Did You Know that McDonald’s “Super Sizing” started Because of Jurassic Park?

Did You Know that McDonald’s “Super Sizing” started Because of Jurassic Park?

The term “supersize me” has been in existence for long enough that people seem to have forgotten just how it started. Sadly that means it’s been around for over two decades. See how dim the public consciousness can get when it gets so easily distracted? The supersize option at McDonald’s was not originally the supersize if you can believe it. Even if you can’t it came about as a means of the partnership that McDonald’s entered into with 1993’s box office hit Jurassic Park. If you look it up you’ll find out that it’s true, that without Jurassic Park we might not even have such a thing as supersizing.

The original idea was to “dino-size” the meal, meaning that it was bigger in a couple ways. There were more fries, the drink was larger, and your drink came in a plastic cup with the image of a dinosaur from the movie. People tended to collect these even despite the fact that eventually the image would fade and wash away and the cups themselves were prone to cracking now and again due to extreme temperatures in the dishwasher. But they were a part of movie memorabilia and it’s no doubt that some people kept them just for the memories. Hey I still have a few things squirreled away from Jurassic Park too, it was an epic moment in film history after all.

Once the film was out of theaters however the chain had to change the “dino-sized” meal to a supersized meal, which it remains today. Of course at this time a lot of McDonald’s will ask if you want your meal in small, medium, or large, meaning of course that your drink and fries will be affected but the burger or sandwich you order will still be the same. To be honest most people don’t need a half pound of fries, exaggerating of course, and enough soda to drown a small anthill. The pushing of these products is fairly easy for McDonald’s since it increases the price more than a little and the profits tend to outweigh the added cost of the consumables.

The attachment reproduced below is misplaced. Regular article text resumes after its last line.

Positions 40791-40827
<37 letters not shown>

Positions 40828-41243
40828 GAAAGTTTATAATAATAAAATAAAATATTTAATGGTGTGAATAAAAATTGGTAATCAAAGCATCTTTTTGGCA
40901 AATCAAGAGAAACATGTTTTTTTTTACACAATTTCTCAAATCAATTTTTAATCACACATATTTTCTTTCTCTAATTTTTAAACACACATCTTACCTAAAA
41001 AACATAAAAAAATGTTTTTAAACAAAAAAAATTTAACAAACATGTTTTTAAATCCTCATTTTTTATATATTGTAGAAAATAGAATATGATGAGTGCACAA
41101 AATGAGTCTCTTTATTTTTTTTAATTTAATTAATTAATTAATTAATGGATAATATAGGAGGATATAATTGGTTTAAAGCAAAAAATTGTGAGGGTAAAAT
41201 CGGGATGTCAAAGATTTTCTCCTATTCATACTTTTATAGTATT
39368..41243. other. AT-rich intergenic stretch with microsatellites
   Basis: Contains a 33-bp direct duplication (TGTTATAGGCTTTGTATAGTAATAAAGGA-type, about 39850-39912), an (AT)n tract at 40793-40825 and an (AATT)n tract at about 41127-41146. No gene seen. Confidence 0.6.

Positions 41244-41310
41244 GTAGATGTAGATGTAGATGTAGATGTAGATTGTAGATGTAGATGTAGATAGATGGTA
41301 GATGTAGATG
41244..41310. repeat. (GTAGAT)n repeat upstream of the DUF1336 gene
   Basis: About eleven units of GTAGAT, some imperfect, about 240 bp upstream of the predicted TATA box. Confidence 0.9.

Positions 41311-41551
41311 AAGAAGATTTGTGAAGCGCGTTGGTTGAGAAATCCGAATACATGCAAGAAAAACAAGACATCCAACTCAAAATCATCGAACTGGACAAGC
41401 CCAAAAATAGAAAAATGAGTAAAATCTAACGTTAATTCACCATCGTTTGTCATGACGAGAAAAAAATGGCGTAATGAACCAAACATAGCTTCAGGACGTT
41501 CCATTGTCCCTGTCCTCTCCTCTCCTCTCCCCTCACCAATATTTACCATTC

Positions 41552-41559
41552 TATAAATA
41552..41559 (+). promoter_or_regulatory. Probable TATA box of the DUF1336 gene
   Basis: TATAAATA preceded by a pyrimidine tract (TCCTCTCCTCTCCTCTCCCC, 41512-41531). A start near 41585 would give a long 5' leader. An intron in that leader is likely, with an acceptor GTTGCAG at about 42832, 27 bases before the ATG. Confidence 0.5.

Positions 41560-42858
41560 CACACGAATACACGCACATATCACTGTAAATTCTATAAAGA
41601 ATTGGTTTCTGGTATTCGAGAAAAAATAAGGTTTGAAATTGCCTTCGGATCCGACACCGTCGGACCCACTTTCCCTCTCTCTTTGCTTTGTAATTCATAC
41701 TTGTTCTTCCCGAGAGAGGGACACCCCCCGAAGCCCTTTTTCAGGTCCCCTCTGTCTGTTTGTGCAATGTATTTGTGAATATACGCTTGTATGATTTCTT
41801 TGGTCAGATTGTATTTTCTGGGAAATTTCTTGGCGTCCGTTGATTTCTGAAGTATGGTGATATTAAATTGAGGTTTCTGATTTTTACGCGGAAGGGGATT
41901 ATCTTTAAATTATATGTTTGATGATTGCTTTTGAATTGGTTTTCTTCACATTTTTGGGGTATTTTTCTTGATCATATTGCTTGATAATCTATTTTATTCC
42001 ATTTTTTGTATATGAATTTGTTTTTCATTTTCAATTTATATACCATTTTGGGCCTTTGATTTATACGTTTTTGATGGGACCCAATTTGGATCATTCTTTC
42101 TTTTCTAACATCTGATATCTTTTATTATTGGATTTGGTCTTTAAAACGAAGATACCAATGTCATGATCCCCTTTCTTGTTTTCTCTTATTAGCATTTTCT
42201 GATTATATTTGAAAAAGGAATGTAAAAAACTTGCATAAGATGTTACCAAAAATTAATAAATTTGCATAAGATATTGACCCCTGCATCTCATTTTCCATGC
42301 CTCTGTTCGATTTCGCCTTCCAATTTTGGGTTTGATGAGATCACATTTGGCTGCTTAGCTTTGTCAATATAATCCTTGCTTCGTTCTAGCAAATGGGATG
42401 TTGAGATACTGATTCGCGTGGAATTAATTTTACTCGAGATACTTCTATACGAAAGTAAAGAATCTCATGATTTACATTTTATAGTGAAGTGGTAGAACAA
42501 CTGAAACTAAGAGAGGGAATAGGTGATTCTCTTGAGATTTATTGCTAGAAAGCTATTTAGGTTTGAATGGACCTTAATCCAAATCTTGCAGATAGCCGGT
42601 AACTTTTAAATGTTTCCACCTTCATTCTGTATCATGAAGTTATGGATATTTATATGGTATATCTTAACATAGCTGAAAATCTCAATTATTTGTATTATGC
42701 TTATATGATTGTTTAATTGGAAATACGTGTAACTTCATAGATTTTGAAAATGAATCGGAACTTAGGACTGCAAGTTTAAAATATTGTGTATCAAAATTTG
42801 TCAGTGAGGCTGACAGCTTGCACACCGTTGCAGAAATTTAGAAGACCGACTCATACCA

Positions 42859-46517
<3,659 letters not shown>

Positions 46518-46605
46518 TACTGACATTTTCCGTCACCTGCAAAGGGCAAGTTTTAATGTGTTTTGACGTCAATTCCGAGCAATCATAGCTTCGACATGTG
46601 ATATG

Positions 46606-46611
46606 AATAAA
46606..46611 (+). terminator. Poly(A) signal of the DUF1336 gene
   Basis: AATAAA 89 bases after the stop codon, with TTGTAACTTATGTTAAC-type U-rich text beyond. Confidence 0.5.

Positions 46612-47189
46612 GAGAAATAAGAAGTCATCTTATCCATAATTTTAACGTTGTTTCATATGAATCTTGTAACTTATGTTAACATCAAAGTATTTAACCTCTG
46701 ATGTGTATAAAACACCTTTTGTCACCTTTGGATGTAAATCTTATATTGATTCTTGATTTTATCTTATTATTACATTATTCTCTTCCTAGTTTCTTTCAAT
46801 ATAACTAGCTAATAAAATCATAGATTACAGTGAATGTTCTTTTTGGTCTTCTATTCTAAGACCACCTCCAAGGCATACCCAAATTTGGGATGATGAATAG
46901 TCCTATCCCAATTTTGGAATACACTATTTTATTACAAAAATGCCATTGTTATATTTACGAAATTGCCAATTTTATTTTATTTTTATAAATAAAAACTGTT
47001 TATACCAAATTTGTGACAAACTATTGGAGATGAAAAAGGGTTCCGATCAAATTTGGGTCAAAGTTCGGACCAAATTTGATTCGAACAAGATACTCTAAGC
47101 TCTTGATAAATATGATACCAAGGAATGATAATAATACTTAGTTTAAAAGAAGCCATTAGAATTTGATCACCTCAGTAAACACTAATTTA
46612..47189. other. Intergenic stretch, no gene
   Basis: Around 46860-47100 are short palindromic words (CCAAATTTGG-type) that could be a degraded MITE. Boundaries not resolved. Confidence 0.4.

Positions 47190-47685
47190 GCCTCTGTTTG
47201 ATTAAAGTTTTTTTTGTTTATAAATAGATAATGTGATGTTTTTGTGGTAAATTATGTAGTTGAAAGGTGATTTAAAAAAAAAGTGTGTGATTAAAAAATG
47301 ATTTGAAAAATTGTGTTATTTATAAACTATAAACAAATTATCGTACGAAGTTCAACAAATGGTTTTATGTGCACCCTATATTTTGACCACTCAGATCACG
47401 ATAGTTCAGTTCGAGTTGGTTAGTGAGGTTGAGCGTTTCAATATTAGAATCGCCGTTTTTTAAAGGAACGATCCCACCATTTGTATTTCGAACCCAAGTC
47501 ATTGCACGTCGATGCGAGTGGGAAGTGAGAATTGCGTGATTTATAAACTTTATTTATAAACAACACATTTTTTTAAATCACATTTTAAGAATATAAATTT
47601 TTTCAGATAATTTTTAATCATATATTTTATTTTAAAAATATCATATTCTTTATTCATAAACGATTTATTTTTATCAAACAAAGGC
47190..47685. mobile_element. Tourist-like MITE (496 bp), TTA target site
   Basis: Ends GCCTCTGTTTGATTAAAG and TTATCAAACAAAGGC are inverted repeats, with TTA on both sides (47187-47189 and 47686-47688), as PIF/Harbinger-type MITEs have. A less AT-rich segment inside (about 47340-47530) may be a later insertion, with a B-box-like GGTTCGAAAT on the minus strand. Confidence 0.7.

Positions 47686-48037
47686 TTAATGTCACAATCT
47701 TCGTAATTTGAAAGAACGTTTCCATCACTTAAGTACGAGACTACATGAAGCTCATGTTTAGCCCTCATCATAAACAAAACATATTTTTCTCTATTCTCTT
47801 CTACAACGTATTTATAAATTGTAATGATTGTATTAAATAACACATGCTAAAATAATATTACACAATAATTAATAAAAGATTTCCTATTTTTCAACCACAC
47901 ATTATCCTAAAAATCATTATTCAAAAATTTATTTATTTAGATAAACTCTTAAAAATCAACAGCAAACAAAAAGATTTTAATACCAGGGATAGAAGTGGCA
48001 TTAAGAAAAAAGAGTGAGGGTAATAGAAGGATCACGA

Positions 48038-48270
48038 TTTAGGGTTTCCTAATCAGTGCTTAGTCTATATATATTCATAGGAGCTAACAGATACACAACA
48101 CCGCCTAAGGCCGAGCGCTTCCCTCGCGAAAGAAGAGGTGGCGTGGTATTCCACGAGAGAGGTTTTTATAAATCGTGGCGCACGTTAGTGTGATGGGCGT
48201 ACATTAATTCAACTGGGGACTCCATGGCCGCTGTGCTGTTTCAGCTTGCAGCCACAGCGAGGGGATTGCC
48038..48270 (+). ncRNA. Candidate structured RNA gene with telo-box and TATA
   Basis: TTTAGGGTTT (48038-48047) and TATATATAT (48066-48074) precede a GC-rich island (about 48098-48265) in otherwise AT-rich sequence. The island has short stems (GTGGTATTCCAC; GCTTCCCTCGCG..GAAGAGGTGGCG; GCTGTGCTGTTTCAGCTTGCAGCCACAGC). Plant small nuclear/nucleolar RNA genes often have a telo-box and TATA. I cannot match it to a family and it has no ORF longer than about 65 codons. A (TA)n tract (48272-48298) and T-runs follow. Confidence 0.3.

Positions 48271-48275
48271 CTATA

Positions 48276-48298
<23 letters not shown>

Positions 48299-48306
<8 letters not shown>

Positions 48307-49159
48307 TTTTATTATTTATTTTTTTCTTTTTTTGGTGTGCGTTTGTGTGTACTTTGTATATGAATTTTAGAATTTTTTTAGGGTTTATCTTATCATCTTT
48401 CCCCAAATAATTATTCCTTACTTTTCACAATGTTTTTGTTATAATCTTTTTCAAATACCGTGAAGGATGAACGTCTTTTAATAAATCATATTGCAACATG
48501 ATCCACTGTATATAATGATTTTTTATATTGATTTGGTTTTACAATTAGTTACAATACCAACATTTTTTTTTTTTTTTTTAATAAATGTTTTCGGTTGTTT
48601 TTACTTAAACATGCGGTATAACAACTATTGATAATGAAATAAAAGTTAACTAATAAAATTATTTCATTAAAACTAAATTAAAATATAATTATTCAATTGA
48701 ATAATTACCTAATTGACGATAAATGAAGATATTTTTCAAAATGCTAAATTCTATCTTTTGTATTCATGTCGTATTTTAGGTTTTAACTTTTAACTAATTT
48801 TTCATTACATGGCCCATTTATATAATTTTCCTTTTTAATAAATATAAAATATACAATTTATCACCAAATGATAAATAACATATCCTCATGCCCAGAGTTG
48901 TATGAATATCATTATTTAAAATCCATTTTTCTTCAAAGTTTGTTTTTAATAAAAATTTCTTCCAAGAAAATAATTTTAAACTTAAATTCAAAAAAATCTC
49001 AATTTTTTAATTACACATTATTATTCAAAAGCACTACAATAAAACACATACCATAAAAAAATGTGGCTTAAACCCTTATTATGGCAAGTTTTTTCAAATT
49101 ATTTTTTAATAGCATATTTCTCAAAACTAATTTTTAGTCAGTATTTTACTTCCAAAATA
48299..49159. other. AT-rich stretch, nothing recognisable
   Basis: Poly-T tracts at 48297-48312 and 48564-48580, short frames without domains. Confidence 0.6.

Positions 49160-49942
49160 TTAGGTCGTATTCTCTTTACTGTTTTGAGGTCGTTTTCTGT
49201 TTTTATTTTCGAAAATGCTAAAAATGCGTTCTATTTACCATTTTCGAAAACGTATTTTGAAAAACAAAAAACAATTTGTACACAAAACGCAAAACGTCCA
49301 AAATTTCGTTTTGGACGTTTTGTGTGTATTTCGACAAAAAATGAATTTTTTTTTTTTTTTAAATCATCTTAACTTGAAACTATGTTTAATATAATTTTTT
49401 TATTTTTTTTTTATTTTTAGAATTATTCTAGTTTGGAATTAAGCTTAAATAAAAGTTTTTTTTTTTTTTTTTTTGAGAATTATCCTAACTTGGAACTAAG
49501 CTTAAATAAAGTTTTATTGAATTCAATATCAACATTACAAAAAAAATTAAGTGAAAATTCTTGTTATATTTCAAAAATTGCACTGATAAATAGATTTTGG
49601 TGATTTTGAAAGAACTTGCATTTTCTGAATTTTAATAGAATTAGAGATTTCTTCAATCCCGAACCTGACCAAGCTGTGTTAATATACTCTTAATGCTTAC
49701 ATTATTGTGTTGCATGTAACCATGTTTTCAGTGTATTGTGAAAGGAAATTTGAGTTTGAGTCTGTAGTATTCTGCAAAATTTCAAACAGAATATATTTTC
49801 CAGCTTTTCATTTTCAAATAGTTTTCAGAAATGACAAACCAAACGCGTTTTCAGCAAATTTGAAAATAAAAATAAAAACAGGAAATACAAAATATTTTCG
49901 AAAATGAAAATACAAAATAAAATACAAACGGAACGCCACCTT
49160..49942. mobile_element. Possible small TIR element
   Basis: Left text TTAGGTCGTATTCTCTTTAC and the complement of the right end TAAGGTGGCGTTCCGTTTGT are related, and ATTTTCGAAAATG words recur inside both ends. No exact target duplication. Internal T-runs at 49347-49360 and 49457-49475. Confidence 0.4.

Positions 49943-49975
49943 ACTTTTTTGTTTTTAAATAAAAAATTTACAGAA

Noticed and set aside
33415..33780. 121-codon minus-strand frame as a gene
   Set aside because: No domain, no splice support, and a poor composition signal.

In essence supersizing is something that never really needed to be continued. The effect of doing this for a movie was great, it offered a treat to the customer that should have been a limited thing.  When McDonald’s offers a promotional deal with a new sandwich or menu item that’s specifically pushed as a limited time offer like the McRib, which is a whole other story, people understand that it won’t be around forever and will come in limited quantities. Of course the McRib and other specials tend to take more money to bring out now and again and as a result aren’t a normal part of the menu lineup. The add-ons however are something that people have come to expect.

Just imagine what might happen if McDonald’s went back to the idea of serving a standard-sized meal. People would likely be flabbergasted at the sudden switch, but then also think about this: they might decide to purchase more all on their own.


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